A very green small town: Three community gardens thrive in Turners Falls – The Recorder

a-very-green-small-town:-three-community-gardens-thrive-in-turners-falls-–-the-recorder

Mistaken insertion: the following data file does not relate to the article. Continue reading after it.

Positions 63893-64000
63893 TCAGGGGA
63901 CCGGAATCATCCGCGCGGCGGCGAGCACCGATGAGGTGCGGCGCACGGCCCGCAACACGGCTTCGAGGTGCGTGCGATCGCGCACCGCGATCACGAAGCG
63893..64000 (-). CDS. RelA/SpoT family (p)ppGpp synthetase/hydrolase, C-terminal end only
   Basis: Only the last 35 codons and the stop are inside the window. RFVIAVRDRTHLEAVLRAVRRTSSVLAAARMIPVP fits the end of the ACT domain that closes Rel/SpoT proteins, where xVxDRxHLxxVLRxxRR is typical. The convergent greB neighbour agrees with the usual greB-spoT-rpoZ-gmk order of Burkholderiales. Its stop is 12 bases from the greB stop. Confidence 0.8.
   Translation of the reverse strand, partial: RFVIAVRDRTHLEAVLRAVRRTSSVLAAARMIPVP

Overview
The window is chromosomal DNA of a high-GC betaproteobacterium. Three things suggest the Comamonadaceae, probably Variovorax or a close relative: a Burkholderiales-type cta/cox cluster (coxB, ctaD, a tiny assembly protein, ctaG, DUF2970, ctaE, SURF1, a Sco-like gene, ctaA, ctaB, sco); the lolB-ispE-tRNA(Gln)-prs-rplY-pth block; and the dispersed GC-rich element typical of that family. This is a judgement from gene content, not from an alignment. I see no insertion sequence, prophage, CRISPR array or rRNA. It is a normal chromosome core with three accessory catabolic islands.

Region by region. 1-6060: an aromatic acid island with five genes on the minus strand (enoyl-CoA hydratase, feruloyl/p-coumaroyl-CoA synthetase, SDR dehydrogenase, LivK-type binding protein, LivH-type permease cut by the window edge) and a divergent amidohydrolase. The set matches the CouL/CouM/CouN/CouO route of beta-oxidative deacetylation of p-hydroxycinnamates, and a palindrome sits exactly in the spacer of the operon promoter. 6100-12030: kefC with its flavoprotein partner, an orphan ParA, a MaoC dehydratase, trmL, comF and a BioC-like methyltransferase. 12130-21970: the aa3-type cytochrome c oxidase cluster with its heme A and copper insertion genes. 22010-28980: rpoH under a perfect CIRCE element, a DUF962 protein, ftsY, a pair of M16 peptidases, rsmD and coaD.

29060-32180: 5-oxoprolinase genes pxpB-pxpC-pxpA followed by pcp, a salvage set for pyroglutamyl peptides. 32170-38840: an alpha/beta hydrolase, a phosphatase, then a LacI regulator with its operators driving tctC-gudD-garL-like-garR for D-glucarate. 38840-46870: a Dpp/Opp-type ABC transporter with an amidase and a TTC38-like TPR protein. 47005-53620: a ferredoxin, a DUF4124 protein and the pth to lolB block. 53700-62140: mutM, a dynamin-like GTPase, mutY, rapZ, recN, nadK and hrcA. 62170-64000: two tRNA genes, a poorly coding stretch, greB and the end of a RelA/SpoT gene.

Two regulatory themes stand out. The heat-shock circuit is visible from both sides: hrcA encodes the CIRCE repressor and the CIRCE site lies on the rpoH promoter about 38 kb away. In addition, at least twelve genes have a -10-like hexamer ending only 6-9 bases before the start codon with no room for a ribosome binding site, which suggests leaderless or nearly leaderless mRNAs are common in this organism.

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In many cities and towns, people with little or no home gardening space benefit from access to community garden plots. But not many small towns have three community gardens, as does Turners Falls.The Great Falls Community Garden has about 30 plots on two sites: one on the corner of 4th and L Streets, and the other on the corner of 3rd and L. And overlooking the Connecticut River, the Unity Park Community Garden co-exists with a skate park and a playground.“We provide space for people to grow food and flowers,” said Suzette Snow-Cobb, a founder and coordinator of the two Great Falls sites. “We also grow produce for donation to the food pantry, and plant pollinator-attracting flower gardens along each lot.”The land at 4th and L is privately owned. “There was a building,” said Snow-Cobb, “but it burned down about 40 years ago. We brought in soil and used bricks to create raised beds.” Gardeners help pay property taxes, foot the water bill, and are responsible for keeping the sidewalk clear of snow.The creation of brick-bordered beds resulted in such lovely visuals that the garden received a 1998 award from the Massachusetts Horticultural Society in the category of Most Beautiful Garden.The 3rd and L site sits on land owned by the Franklin County Regional Housing Authority. “After they purchased the land,” explained Snow-Cobb, “the development plan didn’t pan out. We have a verbal agreement on a year-to-year basis, as long as we keep it well-tended and offer garden plots to FCRHA tenants.”Gardeners paid to install water access and are responsible for water bills, roughly $30 to $50 per year. Snow-Cobb said that all participants live within Montague (most from Turners Falls), and represent a wide range of ages and backgrounds.Member Janel Nockleby looks forward to each growing season. “The chives are already up and delicious, and I can’t wait to have all the little volunteer cilantros come back.”Nockleby, the visitor services supervisor at the Great Falls Discovery Center, grows perennial herbs, including sage, oregano, lavender, and tarragon, “the reliable ones.” She loves to see how tall the sunflowers grow each year and to watch the resulting bird activity.Joan Bulzacchelli and her partner Paul are tending their Great Falls plot for a second year. “In growing our own food, we appreciate the work that goes into eating healthier and taking better care of our environment,” said Bulzacchelli. “There are mental health benefits from being in nature — even if it’s a 3’ x 6’ plot. And I love the flavor of better quality ingredients.”Edite Cunha grows mainly flowers at home due to poor soil quality. “I also grow food at home in a small raised bed and in pots, but on a tiny scale,” said Cunha. “It’s nice to be able to spread out a bit in the [3rd Street] community garden.”Cunha’s grandchildren live nearby and love sharing potatoes grown in their grandmother’s plot. “I also plant a lot of kale, chard, and pole beans,” said Cunha, a writer, artist, teacher, and activist. “Some of my family members will have their own plot this year at the 4th Street site. I love the community aspect.”When you meet someone who grows loads of basil, your first thought might be of pesto. In Mohsen Jalali’s case, though, a massive basil crop means something different, and he’s grateful for his plot, which allows him to grow the herb in quantity.In his natal land of Iran, basil — along with parsley, mint, scallions, and radishes — becomes a favorite side-dish when paired with pasta. “I don’t eat just little bits of these herbs,” said Jalali. “And they must be eaten raw! Once you cook them, they lose their character.”Jalali combines large amounts of herbs and puts the mixture on hot pasta. “I could eat baskets of it,” he said. “It’s delicious.” He starts several varieties of basil at home by seed, and the resulting plants take up about half of his plot. Jalali admitted that if he had five times the space, he’d grow even more basil.A UMass grad student, Jalali teaches political science, but while growing up in Iran, he lived on a farm and milked cows daily by hand. “My mom milked the cows in the morning, and I did the 10 p.m. milking.” His family grew pumpkins, tomatoes, and melons for sale at a local farmers’ market. They also grew wheat, and produced straw for use with the animals.When Jalali arrived in the U.S. about 10 years ago, in his late twenties, he learned that the Iranian economic equation of expensive meat and affordable vegetables was reversed in the U.S. “Here, meat is less costly, but the price of fresh foods is steep.”Another difference Jalali noticed in the U.S. was the variety of foods. “In Iran, we had maybe two types of pasta, and one type of yogurt. Here, it’s fifty kinds of this and a hundred kinds of that.”A few blocks east of the L Street plots, the people who oversee the town’s third community garden work to provide fresh, nutritious food to some of the many Americans facing food insecurity in a land of opulence. Annie Levine, co-coordinator of the Unity Park Community Garden, says that when the town re-did the park a dozen years ago, the community block grant stipulated that locals have some say. “People requested a community garden,” said Levine.The Unity Park space has 38 plots. “We have six handicapped-accessible standing beds, and the rest are raised beds,” Levine said. “We have about 25 members. The remaining plots are devoted to U-pick allotments.”Anyone can visit the garden and, while following clear signage, help themselves to strawberries, vegetables, and cut flowers. “We also have an herb and tea garden,” said Levine.In addition to helping to manage the community garden, Levine — who grew up thinking that “gardening” meant going to Home Depot for a few geraniums and some straw to tuck around the plants — now coordinates the Great Falls Farmers’ Market at Peskeomskut Park on Avenue A, for which she receives a small stipend.She’s also the driving force behind Great Falls Apple Corps, a volunteer position, which advocates for edible landscapes. “We’re committed to establishing edible food forests, including fruit trees in our downtown area,” said Levine, who’s the business manager for The Montague Reporter, as well as an academic tutor.In speaking with the people who keep gardening and community organizing humming in downtown Turners Falls, an old saying comes to mind: “If you want something to get done, ask a busy person.” Suzette Snow-Cobb, arguably the mother of community gardening in that town, also grows food in tiny plots outside her Avenue A apartment building. The window sills in her kitchen are jammed with burgeoning seedlings, and she’s no stranger to getting the whole family involved.“The kids helped when they were little,” she said of her three sons. “Well, [husband] Steve and I kind of made them do it. But I think they liked it. Mostly.” And Snow-Cobb’s father, Raymond Snow, got into the act as well, helping to process some of the garlic crop.In addition to garnering statewide attention, Snow-Cobb said she and her fellow community gardeners participate in a national program through Small Axe Peppers, a New York City-based hot sauce manufacturing company that purchases organically grown peppers produced in community gardens throughout the nation.The company, founded in 2014, has a mission to support community gardens. The Small Axe website notes that community gardens often depend “on unreliable grants, donations, and out-of-pocket expenses.” Through their program, Small Axe enables community gardeners to “grow peppers as a cash crop, which allows them to fund their vital social programming.”The company’s admiration for community gardens is apparent: “From high school students, to immigrants and refugees, to people who simply want to enjoy a shady cool green space, community gardens are places where people from all backgrounds and walks of life can come together.”That’s certainly happening in Turners Falls and, as the days warm up, so does the action in all three community gardens.Eveline MacDougall is the author of “Fiery Hope” and a founding member of Greenfield’s Pleasant Street Community Garden. She loves to hear from readers at [email protected]